At Woodglen Vista Park in Santee, the American Cancer Society hosted it’s first annual “Bark for Life: A Canine Event to Fight Cancer” for cancer survivors, for those battling cancer, for those lost to cancer, and everyone effected by cancer on July 11. This cancer fundraiser had a bit more bite than other Relay for Life events—it was organized to include dogs. All four legged friends were welcome. The turnout had family dogs, therapy dogs, and athletic dogs that compete in events like SD Flyball, a dog sport organization that was onsite with a course for dogs to show off their agility, skills, and craziness for yellow tennis balls. It was all for the cause, and promoted on the premise that dogs are one of the more benevolent elements in the fight against cancer. There is evidence to support the health benefits of the human-dog connection, the way the bond can improve the emotional and physical conditions of people who have cancer and other afflictions.
The people in attendance had personal stories to share that reinforced the data.
Buddy and Bailey, sibling twenty-month old Australian Shepherds, “Mini Aussies” with high energy bounced around the SD Flyball tent and course, eager to play. Their owner is Lee Beregstein, who intends to channel the energy and intelligence of the breed into helping people with cancer.
“This is important for us to support. They’re really great with children so I’d like to focus on the kids that have cancer. I had a cousin that was born with a brain tumor. She had surgery when she was a couple months old, now she’s eleven years old. She’s a cancer survivor. All of this that’s in our family strengthens the urge to try to find a cure and to help out as much as we can,” Beregstein said.
Debbie and Louie LaChusa are the owners of Hope, a two and a half year old Golden Retriever and therapy dog just getting started in SD Flyball. Faith, their 8 month old Golden will also be a therapy dog someday. From the sideline, Faith and Louie cheered on Debbie and Hope, fixated on the tennis ball at the end of the course. The LaChusa’s kids are grown and out of the house, but they keep busy with their dogs, their dogs keeping busy helping people.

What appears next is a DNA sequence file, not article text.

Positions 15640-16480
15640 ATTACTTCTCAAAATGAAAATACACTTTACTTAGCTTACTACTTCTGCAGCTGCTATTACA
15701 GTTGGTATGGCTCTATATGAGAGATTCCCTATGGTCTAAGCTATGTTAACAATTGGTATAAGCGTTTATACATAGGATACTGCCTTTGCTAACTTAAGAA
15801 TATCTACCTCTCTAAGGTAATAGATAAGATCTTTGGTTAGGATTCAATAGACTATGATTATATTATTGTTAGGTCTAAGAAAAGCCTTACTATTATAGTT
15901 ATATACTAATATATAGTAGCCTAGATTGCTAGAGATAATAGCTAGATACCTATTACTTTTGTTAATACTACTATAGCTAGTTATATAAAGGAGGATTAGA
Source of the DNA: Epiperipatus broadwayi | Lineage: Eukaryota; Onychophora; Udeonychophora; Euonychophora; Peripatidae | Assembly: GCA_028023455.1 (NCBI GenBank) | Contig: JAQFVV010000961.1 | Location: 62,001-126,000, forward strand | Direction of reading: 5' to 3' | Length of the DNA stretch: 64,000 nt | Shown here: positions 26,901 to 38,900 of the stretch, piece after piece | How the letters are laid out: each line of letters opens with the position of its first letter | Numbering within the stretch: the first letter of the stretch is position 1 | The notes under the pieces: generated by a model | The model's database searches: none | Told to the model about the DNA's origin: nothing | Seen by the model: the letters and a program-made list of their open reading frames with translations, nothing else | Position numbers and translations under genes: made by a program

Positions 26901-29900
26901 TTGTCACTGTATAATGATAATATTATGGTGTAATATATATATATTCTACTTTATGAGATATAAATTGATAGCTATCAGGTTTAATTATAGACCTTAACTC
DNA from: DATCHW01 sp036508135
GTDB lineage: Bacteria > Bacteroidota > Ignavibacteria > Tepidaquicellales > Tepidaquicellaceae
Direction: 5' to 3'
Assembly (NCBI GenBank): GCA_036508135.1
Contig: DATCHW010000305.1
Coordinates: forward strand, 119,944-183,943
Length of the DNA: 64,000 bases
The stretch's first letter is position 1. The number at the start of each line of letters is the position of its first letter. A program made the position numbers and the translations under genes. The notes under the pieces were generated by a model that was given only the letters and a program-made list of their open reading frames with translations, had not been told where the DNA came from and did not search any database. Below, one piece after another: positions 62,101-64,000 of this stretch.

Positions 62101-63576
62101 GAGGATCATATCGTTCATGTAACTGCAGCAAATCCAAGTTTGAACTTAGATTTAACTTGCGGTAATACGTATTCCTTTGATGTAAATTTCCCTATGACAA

Dog owner and self-proclaimed “Cancer Fairy” Ann McCorkell participates in the El Cajon Relay for Life in addition to this year’s Bark for Life. Each May, she walks fifty miles in a 24-hour period around the track at El Cajon Valley Stadium to raise money for the fight against cancer.
“You get sponsors, people who donate, I raised over $1,000 this year, I was team captain and on the committee,” McCorkell said.
She was at Bark for Life with her sister and her daughter, Kaci, Miss El Cajon 2015, who goes to San Diego State University, studying criminology and pre-law. The women all dressed up in their “Cancer Fairies” costumes, but let their three dogs stole the show — in different color tutus and matching wings, the dogs looked like a colorful tribe of their own, ready to serve in any capacity their humans required. It was impossible to look at the costumed canines and not smile. That was the idea.
Then there was the Team Tater Tots doggie kissing booth. Even if doggie kisses are not your thing, Tater, a smallish brown dog with round, happy brown eyes and long whiskers was determined to make you love him with his wiggles and whimpers, his “arf!” exclamations that were pleas for friendship to everyone who got close to him. His tail wagged so quickly, he almost could have taken off vertically like a helicopter. His owner, Julie Bartlett understands the therapeutic quality dogs possess. She works for the ACS. It’s more than her job—Bartlett has seen the destruction cancer can inflict physically, emotionally, circumferentially. So she professionally and personally invested in the many ways to fight it. Tater is part of that fight.
“I’ve had a lot of cancer in my family from both my husbands side and mine, and our dog has been a huge part of dealing with that, a huge emotional support for when you’re going through something like that. Plus, I’ve had a lot of pets that have had cancer. We know it affects people but we don’t realize it also effects animals. So it’s something that helps the people side of my heart and the puppy side of my heart,” Bartlett said.
She does five other Relay for Life events throughout the county, many of them overnight. Bark for Life is the only event she does with Tater, who was pint size, compared to some of the bigger dogs at the event. In his compact, furry body, Tater was a symbol of a dog’s ability to almost make anything better. Like a drug with no side effects, immediate relief upon contact.
The entry fee was $25 per person, plus a dog. Though Bark for Life was not one of the larger events put on by the ACS/Relay for Life, the turnout and the positive energy were a testament to how the collective efforts of a few determined people can do a lot of good, but person with a dog by their side can do even better.